At this very moment, I write this to the endless sound of water bombers soaring overhead, one after another, off to fight a war started by our own forestry industry against the forests of British Columbia. I remain inside, unable to walk my dogs due to the toxic, smoke-filled air; tired from a restless night, terrified the mountain that I live on will ignite again (as it has done every summer), and I might sleep through an evacuation warning and miss the chance to gather as many of my family’s belongings as I can and flee.
I grace the pages of this blog again, after a lengthy absence. Doing a PhD while raising a family, during a global epidemic, and climate catastrophe, is more time consuming than one might think.
To put the lives of those who inhabit my home province into perspective, I look at the basic necessities for life on this planet.
A vast portion of the human and nonhuman residents of British Columbia, Canada cannot answer YES to these three life-requirement questions:
- Do you have clean air to breathe?
- Do you have a place to rest that will not likely burn to the ground due to forest fire while you sleep?
- Do you have clean water to drink?
Sadly, many of the beings (human and nonhuman) in the province of BC, and I venture to say, the world, do not have these life necessities this summer.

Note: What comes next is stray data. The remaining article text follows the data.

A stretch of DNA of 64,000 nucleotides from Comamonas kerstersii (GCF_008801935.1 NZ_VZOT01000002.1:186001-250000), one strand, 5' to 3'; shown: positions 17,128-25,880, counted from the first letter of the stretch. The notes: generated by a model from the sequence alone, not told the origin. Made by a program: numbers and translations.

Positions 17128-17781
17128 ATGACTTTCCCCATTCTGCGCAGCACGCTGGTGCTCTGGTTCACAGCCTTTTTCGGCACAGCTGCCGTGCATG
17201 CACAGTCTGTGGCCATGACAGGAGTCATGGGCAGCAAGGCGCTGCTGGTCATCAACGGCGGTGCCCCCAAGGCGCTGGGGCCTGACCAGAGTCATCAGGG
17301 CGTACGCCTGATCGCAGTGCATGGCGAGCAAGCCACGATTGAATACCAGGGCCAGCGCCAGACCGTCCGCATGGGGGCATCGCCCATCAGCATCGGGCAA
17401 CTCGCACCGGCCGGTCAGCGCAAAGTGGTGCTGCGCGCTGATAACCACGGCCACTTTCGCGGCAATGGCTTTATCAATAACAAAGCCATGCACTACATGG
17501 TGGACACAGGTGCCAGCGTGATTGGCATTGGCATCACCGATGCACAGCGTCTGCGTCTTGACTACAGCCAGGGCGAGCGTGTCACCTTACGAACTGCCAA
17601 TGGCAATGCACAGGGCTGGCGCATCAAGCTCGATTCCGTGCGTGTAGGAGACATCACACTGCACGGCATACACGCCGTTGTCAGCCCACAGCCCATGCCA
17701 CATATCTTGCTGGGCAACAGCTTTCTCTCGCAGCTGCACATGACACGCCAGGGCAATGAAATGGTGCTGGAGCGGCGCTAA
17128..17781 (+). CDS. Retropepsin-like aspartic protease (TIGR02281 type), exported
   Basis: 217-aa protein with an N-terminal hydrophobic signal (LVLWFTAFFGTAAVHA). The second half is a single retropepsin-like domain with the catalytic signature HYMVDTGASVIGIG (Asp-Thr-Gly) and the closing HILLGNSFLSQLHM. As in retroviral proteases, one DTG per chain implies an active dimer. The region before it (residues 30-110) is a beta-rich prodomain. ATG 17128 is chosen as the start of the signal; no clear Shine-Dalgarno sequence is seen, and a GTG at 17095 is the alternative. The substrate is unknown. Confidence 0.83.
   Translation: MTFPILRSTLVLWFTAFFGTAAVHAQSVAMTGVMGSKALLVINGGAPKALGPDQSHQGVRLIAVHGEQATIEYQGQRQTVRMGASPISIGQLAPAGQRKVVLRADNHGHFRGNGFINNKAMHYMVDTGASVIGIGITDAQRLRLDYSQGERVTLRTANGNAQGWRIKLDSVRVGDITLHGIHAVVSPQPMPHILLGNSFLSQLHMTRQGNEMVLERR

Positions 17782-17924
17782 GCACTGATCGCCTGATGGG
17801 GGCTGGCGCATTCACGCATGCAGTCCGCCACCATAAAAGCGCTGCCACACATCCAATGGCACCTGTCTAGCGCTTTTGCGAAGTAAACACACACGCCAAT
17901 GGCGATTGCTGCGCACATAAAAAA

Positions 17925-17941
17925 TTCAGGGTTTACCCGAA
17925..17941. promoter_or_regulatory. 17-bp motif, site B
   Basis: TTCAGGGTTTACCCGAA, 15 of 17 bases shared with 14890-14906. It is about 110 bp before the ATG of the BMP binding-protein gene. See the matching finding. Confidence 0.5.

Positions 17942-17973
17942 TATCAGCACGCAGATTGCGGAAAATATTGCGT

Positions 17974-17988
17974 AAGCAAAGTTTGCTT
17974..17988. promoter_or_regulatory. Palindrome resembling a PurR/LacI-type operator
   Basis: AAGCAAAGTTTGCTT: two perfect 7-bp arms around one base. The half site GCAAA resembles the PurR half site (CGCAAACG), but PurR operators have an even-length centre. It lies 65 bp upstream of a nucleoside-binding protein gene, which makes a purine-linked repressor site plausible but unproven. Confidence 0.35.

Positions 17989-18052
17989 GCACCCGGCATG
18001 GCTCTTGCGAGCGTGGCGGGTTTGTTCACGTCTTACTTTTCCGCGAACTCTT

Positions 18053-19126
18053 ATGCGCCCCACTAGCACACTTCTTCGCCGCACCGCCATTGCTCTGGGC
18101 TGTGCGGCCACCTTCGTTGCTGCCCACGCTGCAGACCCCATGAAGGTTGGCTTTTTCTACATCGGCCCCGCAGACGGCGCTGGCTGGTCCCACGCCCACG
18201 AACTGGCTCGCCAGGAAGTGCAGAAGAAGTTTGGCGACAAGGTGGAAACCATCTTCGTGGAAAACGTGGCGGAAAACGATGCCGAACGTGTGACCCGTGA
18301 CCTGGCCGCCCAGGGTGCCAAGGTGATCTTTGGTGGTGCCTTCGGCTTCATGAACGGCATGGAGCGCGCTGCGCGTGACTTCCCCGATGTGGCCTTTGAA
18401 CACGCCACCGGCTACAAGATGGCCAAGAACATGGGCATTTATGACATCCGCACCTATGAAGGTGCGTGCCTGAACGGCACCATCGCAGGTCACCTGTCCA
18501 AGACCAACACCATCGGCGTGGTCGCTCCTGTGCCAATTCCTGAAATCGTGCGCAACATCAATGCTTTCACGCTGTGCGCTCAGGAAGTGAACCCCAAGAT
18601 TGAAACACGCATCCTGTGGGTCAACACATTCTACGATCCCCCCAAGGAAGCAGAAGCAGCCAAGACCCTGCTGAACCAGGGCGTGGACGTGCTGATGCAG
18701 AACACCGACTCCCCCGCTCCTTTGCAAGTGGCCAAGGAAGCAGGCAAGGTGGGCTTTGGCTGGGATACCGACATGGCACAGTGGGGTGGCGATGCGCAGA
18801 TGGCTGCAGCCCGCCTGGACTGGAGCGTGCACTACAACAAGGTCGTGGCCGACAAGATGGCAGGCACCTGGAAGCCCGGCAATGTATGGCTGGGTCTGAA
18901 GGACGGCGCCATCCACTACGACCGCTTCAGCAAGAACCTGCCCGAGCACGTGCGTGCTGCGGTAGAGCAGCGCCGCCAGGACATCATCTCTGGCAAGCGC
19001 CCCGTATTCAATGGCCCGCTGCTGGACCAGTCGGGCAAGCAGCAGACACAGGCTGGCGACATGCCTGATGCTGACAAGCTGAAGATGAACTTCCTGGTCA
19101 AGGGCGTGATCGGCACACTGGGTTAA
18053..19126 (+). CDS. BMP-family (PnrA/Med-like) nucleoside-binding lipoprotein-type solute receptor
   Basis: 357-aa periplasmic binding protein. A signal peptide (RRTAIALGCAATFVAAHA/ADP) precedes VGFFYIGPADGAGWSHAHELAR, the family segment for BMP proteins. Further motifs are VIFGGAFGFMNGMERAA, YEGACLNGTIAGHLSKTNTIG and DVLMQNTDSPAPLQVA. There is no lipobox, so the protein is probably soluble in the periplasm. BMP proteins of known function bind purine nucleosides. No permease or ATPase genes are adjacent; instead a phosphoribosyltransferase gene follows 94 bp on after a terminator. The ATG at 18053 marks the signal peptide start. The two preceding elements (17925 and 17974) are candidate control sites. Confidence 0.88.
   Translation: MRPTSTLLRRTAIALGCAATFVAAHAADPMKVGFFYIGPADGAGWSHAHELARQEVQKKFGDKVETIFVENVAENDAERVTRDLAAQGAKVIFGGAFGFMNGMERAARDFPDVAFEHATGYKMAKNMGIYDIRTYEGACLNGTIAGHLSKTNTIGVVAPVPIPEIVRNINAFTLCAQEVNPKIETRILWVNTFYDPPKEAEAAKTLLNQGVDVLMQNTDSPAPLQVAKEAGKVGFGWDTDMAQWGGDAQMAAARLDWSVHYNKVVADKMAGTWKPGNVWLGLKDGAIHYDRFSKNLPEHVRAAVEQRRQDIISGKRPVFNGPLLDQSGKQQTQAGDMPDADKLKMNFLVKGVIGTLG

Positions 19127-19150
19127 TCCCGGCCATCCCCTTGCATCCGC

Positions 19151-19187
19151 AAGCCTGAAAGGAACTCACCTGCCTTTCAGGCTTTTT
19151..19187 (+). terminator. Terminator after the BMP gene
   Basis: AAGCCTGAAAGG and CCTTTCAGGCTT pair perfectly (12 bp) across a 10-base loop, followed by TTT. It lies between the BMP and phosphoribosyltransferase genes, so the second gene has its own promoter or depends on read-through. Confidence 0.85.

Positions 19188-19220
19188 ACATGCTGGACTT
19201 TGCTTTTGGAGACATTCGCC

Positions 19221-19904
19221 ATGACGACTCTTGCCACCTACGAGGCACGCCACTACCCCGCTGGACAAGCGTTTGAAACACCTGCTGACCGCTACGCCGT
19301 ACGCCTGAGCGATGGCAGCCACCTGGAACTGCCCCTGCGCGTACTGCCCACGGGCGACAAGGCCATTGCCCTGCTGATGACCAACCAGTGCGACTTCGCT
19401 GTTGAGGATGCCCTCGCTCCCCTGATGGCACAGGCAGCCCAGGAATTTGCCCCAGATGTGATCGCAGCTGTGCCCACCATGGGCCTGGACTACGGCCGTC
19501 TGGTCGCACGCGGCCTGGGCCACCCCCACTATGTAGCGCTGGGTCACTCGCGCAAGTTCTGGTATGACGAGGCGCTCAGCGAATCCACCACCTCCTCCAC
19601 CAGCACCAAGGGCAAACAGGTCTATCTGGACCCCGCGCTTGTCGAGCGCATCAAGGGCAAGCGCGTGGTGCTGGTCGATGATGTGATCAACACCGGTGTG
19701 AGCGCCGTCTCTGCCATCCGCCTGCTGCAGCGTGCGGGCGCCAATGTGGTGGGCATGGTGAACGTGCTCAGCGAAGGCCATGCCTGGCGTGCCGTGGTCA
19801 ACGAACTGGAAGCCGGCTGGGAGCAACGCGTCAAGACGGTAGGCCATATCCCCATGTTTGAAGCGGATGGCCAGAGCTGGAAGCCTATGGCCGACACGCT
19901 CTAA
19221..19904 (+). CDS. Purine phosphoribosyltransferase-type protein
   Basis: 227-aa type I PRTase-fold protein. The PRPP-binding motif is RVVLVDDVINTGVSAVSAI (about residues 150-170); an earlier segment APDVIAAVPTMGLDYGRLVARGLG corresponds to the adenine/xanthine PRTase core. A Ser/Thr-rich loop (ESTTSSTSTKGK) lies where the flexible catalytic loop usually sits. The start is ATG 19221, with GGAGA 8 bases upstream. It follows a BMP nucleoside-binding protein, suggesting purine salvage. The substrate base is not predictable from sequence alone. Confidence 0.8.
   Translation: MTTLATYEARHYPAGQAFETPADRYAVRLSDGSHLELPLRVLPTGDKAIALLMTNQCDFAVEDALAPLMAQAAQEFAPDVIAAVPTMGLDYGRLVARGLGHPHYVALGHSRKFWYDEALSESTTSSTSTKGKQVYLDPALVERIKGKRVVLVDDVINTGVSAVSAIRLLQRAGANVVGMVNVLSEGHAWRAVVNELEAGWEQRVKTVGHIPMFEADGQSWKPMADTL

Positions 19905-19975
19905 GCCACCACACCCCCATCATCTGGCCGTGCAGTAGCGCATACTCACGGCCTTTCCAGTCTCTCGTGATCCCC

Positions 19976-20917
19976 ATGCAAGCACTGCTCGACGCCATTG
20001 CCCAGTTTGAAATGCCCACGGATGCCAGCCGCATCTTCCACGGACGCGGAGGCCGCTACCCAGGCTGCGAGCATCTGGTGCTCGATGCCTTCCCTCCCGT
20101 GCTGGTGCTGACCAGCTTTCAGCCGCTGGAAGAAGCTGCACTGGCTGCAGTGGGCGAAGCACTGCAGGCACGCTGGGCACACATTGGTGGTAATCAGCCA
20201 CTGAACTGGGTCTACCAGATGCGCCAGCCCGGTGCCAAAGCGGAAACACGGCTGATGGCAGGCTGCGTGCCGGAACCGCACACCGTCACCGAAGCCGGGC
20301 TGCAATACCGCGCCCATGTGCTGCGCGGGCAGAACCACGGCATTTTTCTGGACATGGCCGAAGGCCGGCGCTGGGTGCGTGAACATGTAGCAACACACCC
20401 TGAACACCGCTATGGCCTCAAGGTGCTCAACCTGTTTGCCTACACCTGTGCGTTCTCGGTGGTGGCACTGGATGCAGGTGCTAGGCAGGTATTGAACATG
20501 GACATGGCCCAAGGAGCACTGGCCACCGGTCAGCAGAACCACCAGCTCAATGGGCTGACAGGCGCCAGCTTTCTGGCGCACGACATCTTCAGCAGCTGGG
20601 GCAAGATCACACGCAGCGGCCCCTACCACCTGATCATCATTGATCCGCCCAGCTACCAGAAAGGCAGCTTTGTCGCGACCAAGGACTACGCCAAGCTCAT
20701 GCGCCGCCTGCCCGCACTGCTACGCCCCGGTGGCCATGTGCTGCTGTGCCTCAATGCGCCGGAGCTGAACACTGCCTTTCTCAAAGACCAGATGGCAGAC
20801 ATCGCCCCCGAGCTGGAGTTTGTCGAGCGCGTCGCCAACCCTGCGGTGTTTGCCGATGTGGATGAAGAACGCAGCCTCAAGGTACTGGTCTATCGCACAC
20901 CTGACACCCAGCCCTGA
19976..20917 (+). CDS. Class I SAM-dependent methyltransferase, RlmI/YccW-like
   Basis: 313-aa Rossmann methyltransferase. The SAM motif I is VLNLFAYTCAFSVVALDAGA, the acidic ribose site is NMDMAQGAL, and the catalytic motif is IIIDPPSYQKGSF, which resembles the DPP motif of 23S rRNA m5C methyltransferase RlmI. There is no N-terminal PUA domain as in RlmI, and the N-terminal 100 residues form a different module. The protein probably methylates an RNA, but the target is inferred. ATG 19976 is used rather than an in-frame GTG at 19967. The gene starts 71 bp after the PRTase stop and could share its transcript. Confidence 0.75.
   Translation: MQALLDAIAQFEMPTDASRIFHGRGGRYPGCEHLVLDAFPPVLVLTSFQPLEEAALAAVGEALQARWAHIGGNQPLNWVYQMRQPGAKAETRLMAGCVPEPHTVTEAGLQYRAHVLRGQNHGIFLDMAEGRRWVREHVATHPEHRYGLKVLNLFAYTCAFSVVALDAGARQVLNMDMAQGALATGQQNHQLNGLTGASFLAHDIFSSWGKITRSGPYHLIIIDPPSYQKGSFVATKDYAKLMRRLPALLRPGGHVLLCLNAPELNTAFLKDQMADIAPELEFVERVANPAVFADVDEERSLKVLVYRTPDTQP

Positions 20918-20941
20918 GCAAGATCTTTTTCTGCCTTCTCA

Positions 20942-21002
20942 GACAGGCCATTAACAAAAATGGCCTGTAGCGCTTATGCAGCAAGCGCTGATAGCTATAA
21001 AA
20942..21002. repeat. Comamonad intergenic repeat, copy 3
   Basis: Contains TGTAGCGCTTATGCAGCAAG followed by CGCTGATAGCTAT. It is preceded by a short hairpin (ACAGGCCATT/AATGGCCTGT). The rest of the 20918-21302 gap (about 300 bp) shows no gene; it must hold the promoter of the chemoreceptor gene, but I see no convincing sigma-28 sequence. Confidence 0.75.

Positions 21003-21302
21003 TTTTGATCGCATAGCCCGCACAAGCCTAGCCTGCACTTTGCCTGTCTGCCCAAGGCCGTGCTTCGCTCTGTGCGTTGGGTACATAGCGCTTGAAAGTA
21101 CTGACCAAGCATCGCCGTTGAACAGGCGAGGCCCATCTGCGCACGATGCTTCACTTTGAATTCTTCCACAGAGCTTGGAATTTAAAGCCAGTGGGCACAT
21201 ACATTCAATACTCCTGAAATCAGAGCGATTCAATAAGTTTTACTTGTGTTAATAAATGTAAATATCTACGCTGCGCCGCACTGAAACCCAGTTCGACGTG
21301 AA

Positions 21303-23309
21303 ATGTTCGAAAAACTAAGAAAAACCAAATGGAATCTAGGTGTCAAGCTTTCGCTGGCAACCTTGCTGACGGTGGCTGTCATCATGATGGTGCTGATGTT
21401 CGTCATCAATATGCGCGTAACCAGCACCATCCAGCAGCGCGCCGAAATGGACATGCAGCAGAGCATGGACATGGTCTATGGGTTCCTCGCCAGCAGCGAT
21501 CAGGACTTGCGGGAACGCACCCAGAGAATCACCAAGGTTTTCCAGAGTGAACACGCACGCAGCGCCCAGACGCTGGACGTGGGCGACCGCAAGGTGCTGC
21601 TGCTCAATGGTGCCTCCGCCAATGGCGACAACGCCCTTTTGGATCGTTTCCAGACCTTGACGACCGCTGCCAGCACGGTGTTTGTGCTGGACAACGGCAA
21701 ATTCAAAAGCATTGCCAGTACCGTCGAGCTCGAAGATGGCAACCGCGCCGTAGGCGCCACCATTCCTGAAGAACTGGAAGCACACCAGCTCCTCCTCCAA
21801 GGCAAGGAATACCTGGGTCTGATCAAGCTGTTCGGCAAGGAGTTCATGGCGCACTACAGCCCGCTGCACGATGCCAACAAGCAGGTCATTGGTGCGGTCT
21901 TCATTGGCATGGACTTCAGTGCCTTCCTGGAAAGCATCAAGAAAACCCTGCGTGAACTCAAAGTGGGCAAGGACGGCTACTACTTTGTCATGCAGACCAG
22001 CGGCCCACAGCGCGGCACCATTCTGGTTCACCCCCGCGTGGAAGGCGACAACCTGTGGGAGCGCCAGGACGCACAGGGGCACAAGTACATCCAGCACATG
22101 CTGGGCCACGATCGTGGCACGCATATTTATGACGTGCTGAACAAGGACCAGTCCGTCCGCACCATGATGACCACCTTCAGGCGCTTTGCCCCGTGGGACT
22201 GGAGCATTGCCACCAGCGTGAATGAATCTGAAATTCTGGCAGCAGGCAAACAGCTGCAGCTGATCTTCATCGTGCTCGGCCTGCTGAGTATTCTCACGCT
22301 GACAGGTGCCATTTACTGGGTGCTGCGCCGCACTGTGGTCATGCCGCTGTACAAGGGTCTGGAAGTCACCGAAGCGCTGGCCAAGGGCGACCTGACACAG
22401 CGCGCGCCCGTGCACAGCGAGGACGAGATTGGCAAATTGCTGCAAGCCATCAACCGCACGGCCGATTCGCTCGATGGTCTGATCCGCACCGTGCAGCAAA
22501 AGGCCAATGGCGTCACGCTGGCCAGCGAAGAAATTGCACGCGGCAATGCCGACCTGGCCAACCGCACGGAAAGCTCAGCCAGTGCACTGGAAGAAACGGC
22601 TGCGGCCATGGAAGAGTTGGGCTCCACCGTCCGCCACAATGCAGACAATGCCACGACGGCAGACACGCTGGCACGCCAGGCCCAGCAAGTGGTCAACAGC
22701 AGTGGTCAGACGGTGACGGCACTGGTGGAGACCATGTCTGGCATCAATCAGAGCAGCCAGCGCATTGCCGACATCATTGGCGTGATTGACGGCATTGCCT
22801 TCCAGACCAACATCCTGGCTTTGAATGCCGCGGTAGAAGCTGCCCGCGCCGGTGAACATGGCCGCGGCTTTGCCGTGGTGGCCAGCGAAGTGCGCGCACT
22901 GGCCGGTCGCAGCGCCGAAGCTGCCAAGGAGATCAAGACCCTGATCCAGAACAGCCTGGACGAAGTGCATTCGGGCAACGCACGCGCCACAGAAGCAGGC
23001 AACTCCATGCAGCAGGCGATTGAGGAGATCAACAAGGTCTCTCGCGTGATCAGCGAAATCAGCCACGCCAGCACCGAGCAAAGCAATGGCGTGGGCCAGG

To the politicians who ask what we need from them prior to the upcoming election, the answer is simple: LIFE. CLIMATE ACTION.
Quite simply: an end to old growth deforestation and unsustainable, destructive logging practices that cause draught via logging old growth rainforests–robbing the planet of their massive canopies—thick aerial carpets–—that that release more coastal rain water than they take, sending it back into the atmosphere and inland, to rain throughout the province. Instead, BC’s old growth forests are clearcut and replanted with matchstick, single-tree-specie (all deciduous, water-filled trees are poisoned by spraying glyphosate), forest plantations throughout the province, forests that readily ignite and turn into raging firestorms.
If you’re interested in knowing the science behind what’s happening in our province, I encourage you to look to the science journalism found in The Narwhal, and The Guardian, to name a few—particularily, interviews with tree specialist, Dr. Diana Beresford-Kroeger. Also, if anyone is interested in how trees affect climate, I recommend the book: The Hidden Life of Trees by Peter Wohlleben .